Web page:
Over the past two decades he’s worked with the district, according to business administrator Rob Smith, a bond has never failed.

“We like going for a bond for two reasons; One, It gets the community involved and engaged. Orem has always been supportive. Two, it is the lowest cost financing for taxable projects,” Smith said.

There are approximately 13,000 school districts in the nation and Smith touted ASD’s status as one of 14 with a AAA bond rating.

Many Orem residents have been concerned about seismic issue in city schools — that issues have not been taken care of — and received an information card in mailboxes from those in favor of the new district with what Smith considers erroneous information.

From the Reaveley Report of 2006 on seismic issues, ASD has done the following: completed rebuilds of Orem High, Cherry Hill Elementary, Scera Park Elementary, Cascade Elementary. Facilities that have moved include East Shore/Summit, Hillcrest Elementary and Geneva Elementary.

Partial upgrades and renovations have been made to Sharon Elementary, Orem Junior High and Windsor Elementary.

Of the three schools left, visits and inspections have been made and Smith said there are some things being cared for, but the buildings are safe for now.

Seismic issues are not the only concerns that appear to have some Orem residents in commotion and leaving Principal John Shelton having to defend his school.

In a post on the Save Orem Schools Facebook page, Millet commented on Saturday about the bond and the seismic issues.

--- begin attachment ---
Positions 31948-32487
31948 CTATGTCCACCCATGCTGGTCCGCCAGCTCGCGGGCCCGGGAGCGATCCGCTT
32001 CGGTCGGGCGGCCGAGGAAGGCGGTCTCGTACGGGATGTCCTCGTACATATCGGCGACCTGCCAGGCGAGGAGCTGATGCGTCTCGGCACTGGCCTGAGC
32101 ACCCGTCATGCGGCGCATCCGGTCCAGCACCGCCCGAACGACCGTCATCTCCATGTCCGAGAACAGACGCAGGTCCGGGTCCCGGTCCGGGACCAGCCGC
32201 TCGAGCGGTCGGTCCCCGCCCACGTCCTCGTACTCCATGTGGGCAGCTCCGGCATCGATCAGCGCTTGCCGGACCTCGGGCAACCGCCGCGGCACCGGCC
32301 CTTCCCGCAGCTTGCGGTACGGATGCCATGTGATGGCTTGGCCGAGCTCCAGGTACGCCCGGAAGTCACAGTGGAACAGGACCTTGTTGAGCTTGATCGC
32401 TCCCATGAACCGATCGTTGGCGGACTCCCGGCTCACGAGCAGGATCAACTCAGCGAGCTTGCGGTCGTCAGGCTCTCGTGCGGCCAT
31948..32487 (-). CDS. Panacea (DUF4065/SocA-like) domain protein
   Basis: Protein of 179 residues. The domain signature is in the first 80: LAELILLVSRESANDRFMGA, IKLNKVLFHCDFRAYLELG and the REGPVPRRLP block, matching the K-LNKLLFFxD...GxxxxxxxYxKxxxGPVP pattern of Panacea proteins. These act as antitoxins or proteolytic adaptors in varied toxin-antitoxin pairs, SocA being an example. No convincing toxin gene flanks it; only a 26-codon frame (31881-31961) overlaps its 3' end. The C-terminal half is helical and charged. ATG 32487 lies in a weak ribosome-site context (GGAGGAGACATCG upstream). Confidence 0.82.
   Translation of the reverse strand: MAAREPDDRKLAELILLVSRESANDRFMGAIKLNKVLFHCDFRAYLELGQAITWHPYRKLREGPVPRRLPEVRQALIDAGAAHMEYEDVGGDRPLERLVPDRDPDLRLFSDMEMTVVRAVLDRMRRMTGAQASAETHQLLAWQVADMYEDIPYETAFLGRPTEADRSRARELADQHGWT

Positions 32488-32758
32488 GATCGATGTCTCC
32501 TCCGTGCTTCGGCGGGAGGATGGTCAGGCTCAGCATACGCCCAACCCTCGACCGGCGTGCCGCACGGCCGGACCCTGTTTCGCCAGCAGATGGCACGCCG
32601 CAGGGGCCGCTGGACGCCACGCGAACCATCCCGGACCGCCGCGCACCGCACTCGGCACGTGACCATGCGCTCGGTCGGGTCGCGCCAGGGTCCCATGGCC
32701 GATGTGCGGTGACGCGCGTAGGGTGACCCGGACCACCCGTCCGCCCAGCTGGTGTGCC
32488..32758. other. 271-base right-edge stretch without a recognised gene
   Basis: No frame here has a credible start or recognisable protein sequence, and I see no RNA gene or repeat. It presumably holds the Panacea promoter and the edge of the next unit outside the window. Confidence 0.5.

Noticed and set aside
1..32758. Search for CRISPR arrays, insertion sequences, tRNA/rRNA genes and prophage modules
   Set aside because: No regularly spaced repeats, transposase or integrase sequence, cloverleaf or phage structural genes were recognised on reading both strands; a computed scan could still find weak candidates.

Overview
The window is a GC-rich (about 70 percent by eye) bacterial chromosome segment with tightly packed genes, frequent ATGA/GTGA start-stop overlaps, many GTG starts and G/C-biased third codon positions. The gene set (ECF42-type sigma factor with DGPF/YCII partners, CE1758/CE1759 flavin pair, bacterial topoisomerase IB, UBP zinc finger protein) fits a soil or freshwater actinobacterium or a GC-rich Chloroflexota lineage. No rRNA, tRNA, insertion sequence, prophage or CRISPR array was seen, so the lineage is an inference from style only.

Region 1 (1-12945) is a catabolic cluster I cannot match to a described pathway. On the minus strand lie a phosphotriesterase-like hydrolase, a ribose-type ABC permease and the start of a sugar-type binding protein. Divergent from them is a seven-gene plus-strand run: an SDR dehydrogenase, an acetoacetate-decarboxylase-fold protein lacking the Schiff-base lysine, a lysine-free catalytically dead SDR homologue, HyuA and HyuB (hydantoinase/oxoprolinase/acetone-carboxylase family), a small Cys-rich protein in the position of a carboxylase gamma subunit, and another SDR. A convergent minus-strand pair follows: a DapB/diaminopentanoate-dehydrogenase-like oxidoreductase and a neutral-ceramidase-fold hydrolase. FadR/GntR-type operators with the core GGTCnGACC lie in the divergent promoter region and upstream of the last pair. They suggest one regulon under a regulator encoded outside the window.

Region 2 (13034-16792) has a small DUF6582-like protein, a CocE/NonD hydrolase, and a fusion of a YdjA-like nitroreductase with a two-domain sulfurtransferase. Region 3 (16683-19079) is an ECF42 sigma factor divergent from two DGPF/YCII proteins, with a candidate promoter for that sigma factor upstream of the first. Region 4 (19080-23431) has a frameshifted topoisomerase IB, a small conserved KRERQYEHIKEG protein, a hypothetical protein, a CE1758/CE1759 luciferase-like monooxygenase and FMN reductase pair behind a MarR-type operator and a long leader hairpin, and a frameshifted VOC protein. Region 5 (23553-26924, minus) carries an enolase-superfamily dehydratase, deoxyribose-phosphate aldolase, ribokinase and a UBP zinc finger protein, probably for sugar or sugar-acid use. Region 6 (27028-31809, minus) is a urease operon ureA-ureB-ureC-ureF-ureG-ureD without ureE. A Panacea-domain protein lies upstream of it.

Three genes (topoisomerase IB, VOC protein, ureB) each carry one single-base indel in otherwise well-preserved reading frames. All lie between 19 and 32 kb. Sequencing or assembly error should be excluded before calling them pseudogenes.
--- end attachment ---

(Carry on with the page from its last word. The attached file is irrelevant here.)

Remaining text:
“… Orem kids are receiving far less than they should be. Unbelievable that of the Geneva, Orem Jr, Sharon, Windsor urgent rebuilds, not one are on the first phase of the bond — or any phase. An Orem District will rebuild those schools — look at what Canyons was able to do in 11 years!!!” Millet wrote. “Parkside elementary has RATS & waterpipes break — more than once. ASD is feeling growth pressures from the West and ignoring needs of Orem kids”

Shelton posted on the Stronger Together Facebook page, calling out Millett for posting that Parkside Elementary had rats and water pipes break – more than once. She also insinuated that Parkside no longer had specialty classes.

“These statements are all false and only serve to distort the true picture and demoralize the community. I have never seen a mouse, let alone a rat at Parkside. We are not infested with any kind of vermin,” Shelton wrote in response.

There was some flooding in the summer of 2021 due to sprinklers and clogged drains, but no pipes burst.

“We have never had a time we did not have specialty classes including having STEAM, computers, and music currently which includes our upper grade students learning the violin. Parkside is not a dilapidated, rat-infested, dump,” Shelton added.

When it comes to the bond, Michael Wankier and Paul McCarty — the DEC LLC team that did the Orem School District feasibility study — presented a variety of scenarios with potential financial outcomes on the bond with and without a new school district. They were presented at all three public open house meetings and have been placed on http://orem.org.

By state code, if ASD passes a $595 million bond and Orem splits from the district, Orem would still be obligated to pay its percentage of the first draw down of the bond as an Orem-only district would not become official until July 1, 2024.

Since the Orem School District issue has been active in the city, the council meetings have seen high attendance. It was different Tuesday.